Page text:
This past weekend we had intentions to go and spend a few days alone as a family in the Redwoods of California. We had just come off of a full Holiday season with family and friends and then, recording in Portland. We were really looking forward to the down time. And, mind you we don’t often seek “down” time. So, when the time came for our departure and the bus didn’t start, all heads sank low. We had made plans that morning to share breakfast with the Nolan family that had moved from our old stomping grounds in Wisconsin to Vancouver, WA and were very near to where we were parked. We were meant to load up and drive the bus over to their neighborhood, have breakfast and then be on our way down to sunny California via a stop over for a few gigs in Cottage Grove and Roseburg, Oregon.

OK, so shift gears, this bus is not only our home but our means of transportation and we really are not mechanically inclined. So, when something goes awry it can throw a real spanner in the works. All of our minds efforts go mush and there is a paralyzing feeling that comes over us. Add to that the overwhelming amount of logistics that we have to process each day that we travel and it’s a recipe for disaster. However, when this challenge came we decided to lay it down, set it aside and go for breakfast. It was a challenge not to worry about our issues but in the end we had a lovely visit.

We made our way in our mini-van, four hours south to Cottage Grove and Roseburg, where we stayed with strangers turned kinfolk.

Arriving back in WA, accepting the fact that we were not going to see the redwoods but rather spend the needed time fixing the bus, we dove in. Travis Nolan who we had shared that breakfast with a few days prior just happened to be a diesel mechanic in the Coast Guard for years and offered a helping hand. He and his wife, Cindy, came over at 8am and plugged right into bus life with us. We shared lunch, kept problem solving, looking at the batteries, starter, wires, etc and about 1pm Travis began scouring the manual to find a little blurb about gears. He asked Craig, “What gear is it in?” Craig went and looked, and said with a loud exclamation, “Fourth, it’s in forth!!” That was it, simple as that! The bus wouldn’t start because it was in the wrong gear. We laughed, rejoiced and laughed more. Then Cindy and I ran some errands and gathered together one last time as families to share a meal and celebrate.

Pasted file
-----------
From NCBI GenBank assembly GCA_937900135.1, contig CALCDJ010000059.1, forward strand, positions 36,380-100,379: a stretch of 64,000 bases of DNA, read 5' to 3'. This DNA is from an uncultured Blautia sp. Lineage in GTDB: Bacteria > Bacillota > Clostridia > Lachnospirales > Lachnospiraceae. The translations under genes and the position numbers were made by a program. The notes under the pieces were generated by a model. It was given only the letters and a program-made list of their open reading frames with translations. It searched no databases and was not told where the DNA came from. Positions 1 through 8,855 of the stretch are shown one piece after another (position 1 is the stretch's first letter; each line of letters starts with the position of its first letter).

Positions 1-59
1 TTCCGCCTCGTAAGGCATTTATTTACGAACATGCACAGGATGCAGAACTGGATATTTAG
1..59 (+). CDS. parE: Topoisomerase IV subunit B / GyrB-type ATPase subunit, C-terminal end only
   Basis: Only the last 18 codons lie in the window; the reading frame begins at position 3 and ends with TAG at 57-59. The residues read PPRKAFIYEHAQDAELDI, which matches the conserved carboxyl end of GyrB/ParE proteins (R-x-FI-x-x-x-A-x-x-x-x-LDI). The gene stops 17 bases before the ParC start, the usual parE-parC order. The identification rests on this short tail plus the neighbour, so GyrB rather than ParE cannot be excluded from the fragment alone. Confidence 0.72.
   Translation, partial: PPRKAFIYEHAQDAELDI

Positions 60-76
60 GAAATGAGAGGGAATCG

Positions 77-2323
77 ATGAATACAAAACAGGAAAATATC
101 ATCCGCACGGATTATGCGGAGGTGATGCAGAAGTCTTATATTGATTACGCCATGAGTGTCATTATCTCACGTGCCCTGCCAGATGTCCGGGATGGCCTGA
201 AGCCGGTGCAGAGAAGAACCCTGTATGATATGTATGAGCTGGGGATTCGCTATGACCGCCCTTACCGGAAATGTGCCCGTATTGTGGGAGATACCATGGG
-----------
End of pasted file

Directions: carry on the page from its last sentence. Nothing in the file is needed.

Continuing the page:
We departed the next morning towards Oakland, CA via Redding. Originally we were going to miss Redding but because of our waylay this was our new route. This opened the door for us to link up with our dear old friends, the Nero’s. And, our host in Oakland, Josh Harper, called and connected us with his parents who live in Redding for a late night coffee. We pulled into Redding after a 8 hour drive and found that our electrical was out of order, so in the same vain we had a decision to make. Craig pulled a few bold moves and fixed up the electrical, woofed down his meal and off we went. The door to the Harper home opened and we immediately felt like we were with family. We settled in for a few hours and shared precious time with these kind folks. This morning we were able to connect for breakfast at the Cottonwood Eatery with the Lori and John and share stories and encouragement.

Had we decided that previous Saturday morning when the bus wouldn’t start that we were going to make fixing it the priority things may have turned out similar but I’m not sure we would have experienced the joy of community. The joy of sharing in one accord and problem solving together. In that 72 hour period we had the opportunity to connect with multiple folks on all sorts of levels, all the while getting things done. This choice to keep relationship on the for front allowed for the gifts to flow and for faith to rise up! And for that we are most grateful.